These environmental stressors, life events, and the daily grind contribute to us perceiving a threat, and then perhaps increased vigilance, and maybe eventually a feeling of helplessness. These stressors provoke a behavioral response. Physiologically, we have used another term, homeostasis, to describe the stability we once believed our bodies desired. We all recognize a normal blood pressure as being approximately 110-120 over 70-80 mm Hg. Yet, none of us would want a blood pressure of 120/80 if we were competing in an athletic event or getting up on a stage with the need to be enthusiastic in front of 1000 people. In those settings, we would like to see our blood pressure more like 150 or 160 over maybe something like 60 to 70 in order to have the appropriate energy for the situation. This ability to change in response to our body’s changing needs is called allostasis. Unfortunately, the response to 50 fight versus flight reactions a day is a chronic elevation of blood pressure with resultant consequences that will manifest as symptoms. These symptoms are stress warning signs. These symptoms may be physical, emotional, spiritual, cognitive, behavioral, and relational.
Many of us are blind to the toll taken by the lifestyle choices we make and to how they magnify the effect of so much daily stress. We make choices that aren’t positive. Getting stuck in traffic, we think, “I’m going to be late for that meeting.” Instead of finding a way to bring ourselves back to a calm relaxed place where maybe there is an opportunity to use a discussion about traffic to reestablish rapport when we arrive, we are the one driving down the shoulder of the road putting ourselves and others at hazard. The consequence is the dis-stress and dis-ease we see slowly eroding the quality of our lives.
Better lifestyle choices can help us achieve wellness. Yet, in making successful lifestyle change we bump up against hurdles. It is in understanding the hurdles that you can actually overcome them and get through to the other side in an easier way. Julia Cameron, in an interesting book, The Artist’s Way, noted that “Over an extended period of time being an artist requires enthusiasm more than discipline.” “Enthusiasm is not an emotional state, it is a spiritual commitment, a loving surrender to our creative process, a loving recognition of all the creativity around us.” I believe that this is worth considering as we recognize that stress interferes with our daily performances and our ability to focus on lifestyle change. With enthusiasm and creativity, we can be “excited to do this” as opposed to being “Oh my God, I have to do this and it’s one more thing I have to do.”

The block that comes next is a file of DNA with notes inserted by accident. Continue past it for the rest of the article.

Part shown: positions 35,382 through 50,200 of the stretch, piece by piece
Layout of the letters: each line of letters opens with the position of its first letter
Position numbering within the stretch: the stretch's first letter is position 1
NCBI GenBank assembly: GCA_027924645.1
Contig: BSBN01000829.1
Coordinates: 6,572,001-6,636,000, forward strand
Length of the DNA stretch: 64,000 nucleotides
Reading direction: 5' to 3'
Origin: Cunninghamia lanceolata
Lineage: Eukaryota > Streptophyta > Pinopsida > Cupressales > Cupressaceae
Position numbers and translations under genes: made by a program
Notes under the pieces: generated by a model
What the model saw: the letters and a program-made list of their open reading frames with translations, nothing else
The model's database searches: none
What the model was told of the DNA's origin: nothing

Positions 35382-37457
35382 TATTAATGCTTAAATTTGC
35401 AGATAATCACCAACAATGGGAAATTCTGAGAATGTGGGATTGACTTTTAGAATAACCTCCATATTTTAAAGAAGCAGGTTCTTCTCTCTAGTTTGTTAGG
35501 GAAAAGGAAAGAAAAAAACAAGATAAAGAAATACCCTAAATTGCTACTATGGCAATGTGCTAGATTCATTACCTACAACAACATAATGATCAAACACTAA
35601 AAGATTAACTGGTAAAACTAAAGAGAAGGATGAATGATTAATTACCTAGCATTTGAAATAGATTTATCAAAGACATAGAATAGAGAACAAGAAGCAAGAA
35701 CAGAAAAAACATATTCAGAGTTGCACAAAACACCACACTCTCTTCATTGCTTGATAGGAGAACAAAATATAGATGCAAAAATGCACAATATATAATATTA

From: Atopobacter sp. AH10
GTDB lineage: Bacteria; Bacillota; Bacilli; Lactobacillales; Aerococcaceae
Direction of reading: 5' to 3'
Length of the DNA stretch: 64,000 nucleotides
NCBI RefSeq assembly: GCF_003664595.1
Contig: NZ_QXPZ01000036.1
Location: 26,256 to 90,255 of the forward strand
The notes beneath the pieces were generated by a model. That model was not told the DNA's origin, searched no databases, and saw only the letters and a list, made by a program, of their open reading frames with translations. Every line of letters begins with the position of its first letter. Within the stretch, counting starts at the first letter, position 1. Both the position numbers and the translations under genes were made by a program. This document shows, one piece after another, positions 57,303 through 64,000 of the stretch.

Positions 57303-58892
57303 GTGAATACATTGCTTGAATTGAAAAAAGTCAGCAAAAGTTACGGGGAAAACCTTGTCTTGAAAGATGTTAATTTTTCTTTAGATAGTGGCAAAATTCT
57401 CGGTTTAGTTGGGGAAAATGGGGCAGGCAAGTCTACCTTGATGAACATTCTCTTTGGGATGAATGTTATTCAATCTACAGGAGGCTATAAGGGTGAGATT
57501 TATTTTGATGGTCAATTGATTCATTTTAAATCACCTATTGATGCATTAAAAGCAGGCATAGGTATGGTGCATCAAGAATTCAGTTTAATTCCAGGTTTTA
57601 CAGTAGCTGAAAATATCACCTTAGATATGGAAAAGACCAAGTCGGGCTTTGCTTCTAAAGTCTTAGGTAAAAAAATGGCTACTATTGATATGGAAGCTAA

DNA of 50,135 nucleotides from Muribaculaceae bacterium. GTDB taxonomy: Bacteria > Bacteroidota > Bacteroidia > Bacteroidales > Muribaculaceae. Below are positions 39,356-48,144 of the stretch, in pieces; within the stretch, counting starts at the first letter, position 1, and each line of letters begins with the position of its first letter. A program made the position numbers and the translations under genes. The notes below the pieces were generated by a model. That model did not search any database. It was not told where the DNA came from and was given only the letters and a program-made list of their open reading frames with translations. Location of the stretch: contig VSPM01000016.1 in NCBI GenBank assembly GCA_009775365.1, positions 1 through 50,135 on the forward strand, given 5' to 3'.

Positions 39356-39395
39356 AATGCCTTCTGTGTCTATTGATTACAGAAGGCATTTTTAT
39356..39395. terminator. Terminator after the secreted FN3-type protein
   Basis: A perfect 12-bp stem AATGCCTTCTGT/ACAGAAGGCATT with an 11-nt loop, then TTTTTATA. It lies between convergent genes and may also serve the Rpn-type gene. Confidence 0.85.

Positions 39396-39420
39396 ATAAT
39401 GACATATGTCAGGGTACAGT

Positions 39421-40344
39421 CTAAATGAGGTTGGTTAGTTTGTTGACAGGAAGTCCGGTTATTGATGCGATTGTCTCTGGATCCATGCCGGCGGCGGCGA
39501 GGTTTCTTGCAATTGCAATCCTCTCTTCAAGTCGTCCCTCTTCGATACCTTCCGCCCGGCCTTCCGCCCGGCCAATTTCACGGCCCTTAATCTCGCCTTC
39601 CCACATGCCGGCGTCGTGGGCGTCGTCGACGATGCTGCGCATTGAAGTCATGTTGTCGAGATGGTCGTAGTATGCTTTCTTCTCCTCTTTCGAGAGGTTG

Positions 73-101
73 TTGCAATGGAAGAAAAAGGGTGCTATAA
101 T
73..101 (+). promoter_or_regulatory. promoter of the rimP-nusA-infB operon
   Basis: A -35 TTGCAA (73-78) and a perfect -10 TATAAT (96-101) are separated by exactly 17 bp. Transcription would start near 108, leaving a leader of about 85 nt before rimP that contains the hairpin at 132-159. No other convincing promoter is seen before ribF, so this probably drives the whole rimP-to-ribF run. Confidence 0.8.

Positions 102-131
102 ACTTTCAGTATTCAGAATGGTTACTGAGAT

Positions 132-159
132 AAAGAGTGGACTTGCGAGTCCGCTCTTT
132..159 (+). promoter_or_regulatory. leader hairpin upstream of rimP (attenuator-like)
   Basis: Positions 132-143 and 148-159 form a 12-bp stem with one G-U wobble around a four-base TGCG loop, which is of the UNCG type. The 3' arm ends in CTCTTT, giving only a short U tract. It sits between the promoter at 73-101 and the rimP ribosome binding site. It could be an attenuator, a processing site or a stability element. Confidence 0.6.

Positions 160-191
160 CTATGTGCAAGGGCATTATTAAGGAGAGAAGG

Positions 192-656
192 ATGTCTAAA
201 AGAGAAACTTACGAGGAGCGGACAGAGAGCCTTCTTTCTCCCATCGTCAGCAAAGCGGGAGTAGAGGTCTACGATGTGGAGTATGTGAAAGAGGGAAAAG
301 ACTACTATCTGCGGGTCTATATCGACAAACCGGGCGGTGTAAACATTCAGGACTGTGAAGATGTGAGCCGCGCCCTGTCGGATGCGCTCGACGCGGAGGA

ABOUT DR. JOSEPH LAMB:
Joseph Lamb, MD is the owner of the Personalized Lifestyle Medicine Clinic by Metagenics in Gig Harbor, Washington. He works in partnership with his patients to create optimal health and well-being by using Functional Medicine approaches including lifestyle modification, herbal and nutritional therapies, and cognitive therapy approaches. Past clinical experiences include nearly 17 years of private practice in Alexandria, Virginia at the Integrative Medicine Works and 4 years in Nashville, Tennessee at the Hypertension Institute.
Dr. Lamb is the Principal Investigator of LIFEHOUSE, a Lifestyle Intervention and Functional Evaluation – a Health Outcomes Survey. Dr. Lamb is doubly board-certified in Internal Medicine and Holistic Medicine/Integrative Medicine and is a Functional Medicine Certified Practitioner. He has lectured internationally, authored book chapters and recently co-authored a text book on vascular biology and published numerous academic papers outlining his work as the principal investigator in over 75 clinical trials. He is a director of the Commonwealth Consultants Foundation, a regionally recognized Middle Atlantic charity chartered, to provide unique educational and social experiences and opportunities for economically deserving children and young adults.
Learn more about Dr. Lamb: josephlambmd.com